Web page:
For Roosevelt, the campaign also provided an opportunity to perform on a national stage. Everywhere he went, he drew huge crowds and constant public attention. As historian John Milton Cooper, Jr., has put it, "The sheer fascination of his presence among people who had already read or heard about him, together with the pungency of his personality, made him the sensation of the 1900 campaign." Roosevelt's nationwide tour helped accelerate the growing trend toward direct, personal campaign techniques. Throughout the nation, "boy orators" such as Roosevelt, Bryan, and Robert M. LaFollette of Wisconsin were altering the system of party campaigning that had persisted for decades. Rather than relying solely on their parties to obtain office, they used whistle-stop campaigns and the burgeoning mass media to take their message directly to the voters. They pushed for direct primaries in order to bypass the party machines and relied on public indignation to insist on reforms. Theodore Roosevelt was helping to lead the way for changes in American political campaigns that would reverberate throughout the twentieth century. Of course, the press played its part in promoting these changes. Roosevelt, as the most interesting candidate in 1900, received more press coverage than even the presidential candidates, and certainly more than the Democratic nominee for vice president, Adlai Stevenson. Reporters loved Roosevelt because he was always good news copy. While other politicians relied on editors for favorable press coverage, Roosevelt had an ongoing rapport with reporters. They could go to any politician for opinions; they could go to Roosevelt for stories. His campaign dominated the news. As journalist Finley Peter Dunne's favorite character "Mr. Dooley" put it, "'Tis Teddy alone that's r-runnin', an' he ain't runnin', he's gallopin'."
An Unenthusiastic Presiding Officer
McKinley's reelection was nearly a foregone conclusion. The nation was prosperous and the administration was popular. On election day, McKinley received 51.6 percent of the vote, up from 51 percent in 1896. He lost only one state (Kentucky) from the previous election while adding Washington, Wyoming, Utah, South Dakota, Kansas, and Nebraska. Roosevelt's popularity in the West may have influenced these states, but the prosperity of McKinley's first term had also reduced the impact of "free silver" as a decisive issue, depriving Bryan of his greatest western appeal.
Roosevelt was not overjoyed at being vice president but was proud of helping the ticket achieve victory. He did, however, show early signs of frustration at the prospect of inactivity. He declined an invitation to speak in February 1901, "chiefly for the excellent reason that I have nothing whatever to say." His penchant for speaking out would return soon enough, but this initial hesitation reflected the uncertainty of Roosevelt's new position. Accustomed to the aggressive pursuit of his own policies, he now had to be careful not to offend either his president or the party leadership, a goal he had failed to achieve in New York. It was a potentially trying situation for an active and outspoken young man.
The first task of the new vice president was to preside over the Senate, meeting in a special session for four days beginning March 4. This brief appearance did not give Roosevelt much time to make an impression, but in those four days he impressed no one. He had not been looking forward to this role, but as he characteristically put it, "Now all that there is for me to do is to perform with regularity and dignity the duty of presiding over the Senate, and to remember the fact that the duty not being very important is no excuse for shirking it." He proved as ill-suited for the role as he was unenthusiastic. His mind wandered, and he had a limited grasp of Senate procedures. As Senator Joseph Foraker tactfully put it, "his peculiar qualifications for the public service fitted him better for wider, broader and more useful fields." Roosevelt confessed to being "the poorest presiding officer the Senate ever had." The first impressions made by the new vice president in the Senate were hardly encouraging.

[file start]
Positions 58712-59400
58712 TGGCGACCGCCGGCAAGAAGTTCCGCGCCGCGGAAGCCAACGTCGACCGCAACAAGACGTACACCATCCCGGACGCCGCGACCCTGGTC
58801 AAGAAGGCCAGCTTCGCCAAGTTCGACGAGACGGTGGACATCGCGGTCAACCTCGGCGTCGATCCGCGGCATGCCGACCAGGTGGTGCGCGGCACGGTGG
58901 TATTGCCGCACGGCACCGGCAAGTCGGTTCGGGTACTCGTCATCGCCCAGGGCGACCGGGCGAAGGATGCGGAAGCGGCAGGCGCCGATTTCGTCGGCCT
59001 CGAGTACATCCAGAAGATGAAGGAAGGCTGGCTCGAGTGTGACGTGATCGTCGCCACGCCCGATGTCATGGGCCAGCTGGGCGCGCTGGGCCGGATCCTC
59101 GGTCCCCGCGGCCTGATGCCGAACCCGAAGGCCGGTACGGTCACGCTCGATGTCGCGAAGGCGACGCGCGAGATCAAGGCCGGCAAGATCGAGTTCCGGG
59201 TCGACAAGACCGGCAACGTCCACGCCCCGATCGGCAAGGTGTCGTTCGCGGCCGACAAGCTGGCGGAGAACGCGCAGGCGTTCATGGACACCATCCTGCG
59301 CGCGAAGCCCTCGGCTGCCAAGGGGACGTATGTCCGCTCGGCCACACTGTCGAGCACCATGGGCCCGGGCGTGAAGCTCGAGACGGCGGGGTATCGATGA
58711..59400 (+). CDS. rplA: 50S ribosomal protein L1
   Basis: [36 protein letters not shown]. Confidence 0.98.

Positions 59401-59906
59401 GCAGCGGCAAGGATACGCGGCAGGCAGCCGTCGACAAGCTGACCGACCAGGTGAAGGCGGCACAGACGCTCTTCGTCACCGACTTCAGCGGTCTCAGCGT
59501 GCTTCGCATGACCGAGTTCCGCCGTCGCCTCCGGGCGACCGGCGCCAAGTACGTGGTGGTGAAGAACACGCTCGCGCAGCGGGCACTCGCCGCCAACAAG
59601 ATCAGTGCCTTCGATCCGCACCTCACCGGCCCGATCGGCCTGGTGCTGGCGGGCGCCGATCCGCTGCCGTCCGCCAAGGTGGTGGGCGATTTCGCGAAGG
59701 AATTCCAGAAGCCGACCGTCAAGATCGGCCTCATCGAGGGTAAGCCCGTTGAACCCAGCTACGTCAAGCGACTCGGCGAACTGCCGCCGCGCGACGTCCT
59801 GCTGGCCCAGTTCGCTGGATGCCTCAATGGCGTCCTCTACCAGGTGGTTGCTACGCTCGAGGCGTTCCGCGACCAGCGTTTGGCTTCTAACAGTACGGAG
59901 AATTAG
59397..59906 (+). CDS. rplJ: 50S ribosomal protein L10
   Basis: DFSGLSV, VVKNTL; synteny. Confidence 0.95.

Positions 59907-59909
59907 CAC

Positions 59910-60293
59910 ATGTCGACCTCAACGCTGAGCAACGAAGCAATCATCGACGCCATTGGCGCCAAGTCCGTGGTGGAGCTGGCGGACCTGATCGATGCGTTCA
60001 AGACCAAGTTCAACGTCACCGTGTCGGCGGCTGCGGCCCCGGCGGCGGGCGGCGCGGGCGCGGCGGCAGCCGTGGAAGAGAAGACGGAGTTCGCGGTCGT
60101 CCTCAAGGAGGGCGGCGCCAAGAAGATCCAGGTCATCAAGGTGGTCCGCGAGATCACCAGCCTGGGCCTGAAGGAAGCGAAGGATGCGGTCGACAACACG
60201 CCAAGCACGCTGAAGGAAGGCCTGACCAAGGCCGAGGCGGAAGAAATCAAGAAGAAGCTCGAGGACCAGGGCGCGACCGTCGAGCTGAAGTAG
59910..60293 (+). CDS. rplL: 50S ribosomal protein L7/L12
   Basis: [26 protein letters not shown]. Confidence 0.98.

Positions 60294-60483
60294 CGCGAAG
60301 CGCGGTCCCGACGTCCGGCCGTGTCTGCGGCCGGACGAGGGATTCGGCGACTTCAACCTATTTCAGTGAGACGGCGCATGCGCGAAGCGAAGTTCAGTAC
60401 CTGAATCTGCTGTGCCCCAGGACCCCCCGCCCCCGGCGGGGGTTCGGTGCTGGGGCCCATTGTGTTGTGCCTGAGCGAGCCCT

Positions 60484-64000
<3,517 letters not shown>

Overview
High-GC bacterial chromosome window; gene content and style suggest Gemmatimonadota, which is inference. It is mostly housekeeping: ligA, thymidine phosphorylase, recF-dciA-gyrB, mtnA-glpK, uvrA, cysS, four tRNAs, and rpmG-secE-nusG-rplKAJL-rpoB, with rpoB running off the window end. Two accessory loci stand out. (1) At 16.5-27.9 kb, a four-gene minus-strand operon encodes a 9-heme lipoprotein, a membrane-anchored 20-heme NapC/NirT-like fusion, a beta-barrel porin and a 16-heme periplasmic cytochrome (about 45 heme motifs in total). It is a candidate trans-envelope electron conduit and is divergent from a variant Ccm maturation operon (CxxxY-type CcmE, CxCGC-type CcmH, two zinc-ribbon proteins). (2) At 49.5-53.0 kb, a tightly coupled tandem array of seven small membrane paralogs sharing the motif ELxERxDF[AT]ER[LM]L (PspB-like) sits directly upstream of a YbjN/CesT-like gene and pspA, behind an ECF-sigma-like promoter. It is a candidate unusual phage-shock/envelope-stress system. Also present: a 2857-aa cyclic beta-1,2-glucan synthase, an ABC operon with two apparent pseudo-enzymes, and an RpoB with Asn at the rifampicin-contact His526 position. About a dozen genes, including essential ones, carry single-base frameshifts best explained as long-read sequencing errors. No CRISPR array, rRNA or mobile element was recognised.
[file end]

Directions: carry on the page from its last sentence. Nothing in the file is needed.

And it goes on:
Once the Senate adjourned, Roosevelt returned home to New York to spend the summer with his wife and seven children, his most enjoyable vacation in years. Two years after the death of his first wife, Theodore had married his childhood sweetheart, Edith Carow. Edith was a very private woman who never seemed entirely comfortable with the publicity that always surrounded her husband. Privately, however, her influence went even beyond the difficult task of raising the rambunctious Roosevelt children. She controlled the family's finances—Theodore having never been good at managing his money— and it was later suspected that she was influential in his presidential appointments because she was considered a better judge of character than he was. (From 1901 to 1909, as first lady, Edith would help transform the White House into a centerpiece for the social and cultural life of Washington and the nation.) The lack of pressing business as vice president allowed Theodore to spend time playing football with his sons and sparring with his tempestuous older daughter, Alice. Theodore's relationship with Alice would become increasingly strained during his presidency as she struggled for greater independence. As he later put it, "I can be President of the United States, or I can attend to Alice. I can't do both." During Roosevelt's presidency, "Princess Alice" would become a celebrity as a Washington socialite and a prominent model of the independent young woman of the new century. She would eventually marry Republican Congressman Nicholas Longworth of Ohio, a future Speaker of the House, in 1906, and become one of the most famous matrons of Washington society.